Homo Religiosus: Does Spirituality Have a Place in Neo-Aristotelian Virtue Ethics?

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Is there a place for spirituality in neo-Aristotelian virtue ethics? If one consults the major contemporary works on the subject he or she might conclude that the answer is 'no'. The issue is often either ignored or explicitly excluded from consideration. I will discuss why this is and also why it is problematic. More positively, I will suggest how spirituality can play an important role in a neo-Aristotelian account of 'the good life'. By 'spirituality' I mean a practical life-orientation towards 'transcendence'. Such 'transcendence' might be the divine, or any good that evokes traditionally religious attitudes - e.g., reverence, worship, awe, gratitude, etc. - and inspires self-transcendence.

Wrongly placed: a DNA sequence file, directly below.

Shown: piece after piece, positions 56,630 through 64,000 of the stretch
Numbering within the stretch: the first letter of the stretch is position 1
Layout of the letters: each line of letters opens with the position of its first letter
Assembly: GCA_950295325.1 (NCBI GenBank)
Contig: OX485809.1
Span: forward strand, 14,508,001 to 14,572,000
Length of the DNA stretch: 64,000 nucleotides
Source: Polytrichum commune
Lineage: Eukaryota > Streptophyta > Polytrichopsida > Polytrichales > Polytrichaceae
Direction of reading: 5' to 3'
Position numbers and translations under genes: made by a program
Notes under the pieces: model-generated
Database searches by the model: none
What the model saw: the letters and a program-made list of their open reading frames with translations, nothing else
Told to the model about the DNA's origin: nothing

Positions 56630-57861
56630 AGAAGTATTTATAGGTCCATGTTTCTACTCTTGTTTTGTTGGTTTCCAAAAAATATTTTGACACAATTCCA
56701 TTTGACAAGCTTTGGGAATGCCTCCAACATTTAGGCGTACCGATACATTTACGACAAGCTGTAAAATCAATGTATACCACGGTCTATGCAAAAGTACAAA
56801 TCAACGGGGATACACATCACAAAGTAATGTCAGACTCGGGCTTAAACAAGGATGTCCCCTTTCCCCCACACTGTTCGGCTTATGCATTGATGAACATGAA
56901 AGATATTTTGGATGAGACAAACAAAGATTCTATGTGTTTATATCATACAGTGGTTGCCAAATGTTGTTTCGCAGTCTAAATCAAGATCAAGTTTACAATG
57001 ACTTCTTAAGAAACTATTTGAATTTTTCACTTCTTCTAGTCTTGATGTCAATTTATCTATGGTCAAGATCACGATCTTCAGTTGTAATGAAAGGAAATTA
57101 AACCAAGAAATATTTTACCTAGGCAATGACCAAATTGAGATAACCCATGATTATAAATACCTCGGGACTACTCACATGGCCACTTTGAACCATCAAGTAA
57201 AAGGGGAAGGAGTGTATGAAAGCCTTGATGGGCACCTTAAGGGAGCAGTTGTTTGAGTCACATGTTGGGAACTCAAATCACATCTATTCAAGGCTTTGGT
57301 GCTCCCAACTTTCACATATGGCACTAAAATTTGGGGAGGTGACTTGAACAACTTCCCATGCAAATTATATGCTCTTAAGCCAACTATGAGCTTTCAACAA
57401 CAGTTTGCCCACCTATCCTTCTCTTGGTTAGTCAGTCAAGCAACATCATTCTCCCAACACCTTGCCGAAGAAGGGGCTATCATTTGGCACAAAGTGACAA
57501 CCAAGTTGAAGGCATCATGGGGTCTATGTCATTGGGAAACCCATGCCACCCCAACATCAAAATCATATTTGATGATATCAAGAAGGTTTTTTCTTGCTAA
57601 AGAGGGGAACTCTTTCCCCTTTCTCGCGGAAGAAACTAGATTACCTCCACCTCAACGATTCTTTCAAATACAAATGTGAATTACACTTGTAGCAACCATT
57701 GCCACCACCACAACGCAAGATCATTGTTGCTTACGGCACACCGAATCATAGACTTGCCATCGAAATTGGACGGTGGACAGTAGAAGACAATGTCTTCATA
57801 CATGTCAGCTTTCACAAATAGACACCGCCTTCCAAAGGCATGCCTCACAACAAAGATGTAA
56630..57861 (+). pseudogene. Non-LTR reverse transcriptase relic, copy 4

The issue here turns on how one understands 'ethical naturalism', to which neo-Aristotelians are committed. First, it can mean founding ethics on an account of human nature. Second, it can entail an opposition to 'supernaturalism'. Third, it can be seen as a scientistic or quasi-scientistic approach. All neo-Aristotelians agree to the first understanding, while many also accept the second and third. I argue that the second and third understandings should be rejected. Moreover, I argue that through a deeper exploration of our nature as 'meaning-seeking animals' we can come to better appreciate the importance of spirituality for human beings throughout history and why we might be described as 'homo religiosus'. I also discuss how spiritual practices can contribute to the good life by helping to cultivate the virtues as well as certain rich emotional attitudes towards the world and its inhabitants.


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